signal i think is the biggest positive [TS]

  yeah yeah so that they actually are [TS]

  listening and they're doing something [TS]

  that developers have actually asked for [TS]

  a long time [TS]

  yeah and i hope they change the the [TS]

  resetting ratings thing because right [TS]

  now if you're a developer you're [TS]

  incentivized to not update your app if [TS]

  you have good ideas [TS]

  yes because to update your you're a [TS]

  presets Trading's win that's the exact [TS]

  wrong instead of apple should walk they [TS]

  should want developers fixing bugs [TS]

  updating their apps and so that's [TS]

  something that I hope they did they take [TS]

  care of ya the the it's 25 incentive [TS]

  problems were one its if you already [TS]

  have a version that has a bunch of great [TS]

  reviews and ratings you're incentivized [TS]

  not to update it even with a minor bug [TS]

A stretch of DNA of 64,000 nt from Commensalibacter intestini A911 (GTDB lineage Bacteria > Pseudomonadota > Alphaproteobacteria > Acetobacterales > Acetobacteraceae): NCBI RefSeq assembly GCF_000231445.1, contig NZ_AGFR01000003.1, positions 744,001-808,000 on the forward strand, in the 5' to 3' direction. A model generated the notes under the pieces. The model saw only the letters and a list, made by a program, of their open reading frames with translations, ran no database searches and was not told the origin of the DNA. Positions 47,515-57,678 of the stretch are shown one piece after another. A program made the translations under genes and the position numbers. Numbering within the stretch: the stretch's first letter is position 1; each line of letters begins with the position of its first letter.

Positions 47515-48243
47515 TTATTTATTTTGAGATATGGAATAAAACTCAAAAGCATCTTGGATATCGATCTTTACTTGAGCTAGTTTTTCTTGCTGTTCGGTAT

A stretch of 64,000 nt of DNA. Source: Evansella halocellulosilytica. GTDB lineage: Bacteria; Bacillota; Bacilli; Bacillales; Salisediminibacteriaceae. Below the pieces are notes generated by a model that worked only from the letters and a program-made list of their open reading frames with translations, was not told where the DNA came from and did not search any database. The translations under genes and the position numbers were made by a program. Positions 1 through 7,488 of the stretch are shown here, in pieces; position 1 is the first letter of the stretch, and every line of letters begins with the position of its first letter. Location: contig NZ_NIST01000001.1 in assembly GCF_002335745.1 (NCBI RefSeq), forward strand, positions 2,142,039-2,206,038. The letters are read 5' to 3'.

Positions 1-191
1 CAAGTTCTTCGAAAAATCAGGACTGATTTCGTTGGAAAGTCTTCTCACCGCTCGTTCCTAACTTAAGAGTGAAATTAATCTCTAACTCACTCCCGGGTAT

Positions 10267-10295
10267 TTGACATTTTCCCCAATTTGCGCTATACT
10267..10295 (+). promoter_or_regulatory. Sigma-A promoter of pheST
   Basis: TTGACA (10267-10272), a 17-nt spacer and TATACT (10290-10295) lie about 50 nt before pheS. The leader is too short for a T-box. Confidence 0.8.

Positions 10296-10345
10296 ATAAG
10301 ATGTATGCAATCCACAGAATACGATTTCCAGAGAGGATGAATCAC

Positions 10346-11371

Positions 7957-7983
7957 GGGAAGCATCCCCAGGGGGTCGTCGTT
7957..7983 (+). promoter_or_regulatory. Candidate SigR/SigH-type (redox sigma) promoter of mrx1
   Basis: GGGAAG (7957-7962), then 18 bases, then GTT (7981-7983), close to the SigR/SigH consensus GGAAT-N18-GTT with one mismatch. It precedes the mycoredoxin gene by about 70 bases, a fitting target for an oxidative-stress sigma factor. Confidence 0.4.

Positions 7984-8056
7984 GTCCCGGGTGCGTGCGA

fix and second if you do issue regular [TS]

  minor updates which in theory is a good [TS]

  thing because you're fixing bugs on a [TS]

  regular basis for making small [TS]

  improvements on a regular basis you're [TS]

  incentivized to keep asking people for [TS]

  reviews because every time you update [TS]

  one you have to write exactly [TS]

  yeah so I asked them about it I'd I I [TS]

  spoke to someone that Apple about it and [TS]

  they you know did not have any a good [TS]

  answer they did not have an official [TS]

  answer to that but they completely [TS]

  acknowledge that they are well aware of [TS]

  of the entire you know the fact that it [TS]

  is not right so I'm optimistic that [TS]

  sometimes you know maybe bike by WTC [TS]

  maybe they'll have an answer to that you [TS]

  know that something's just get it over [TS]

  the option after they want to reset the [TS]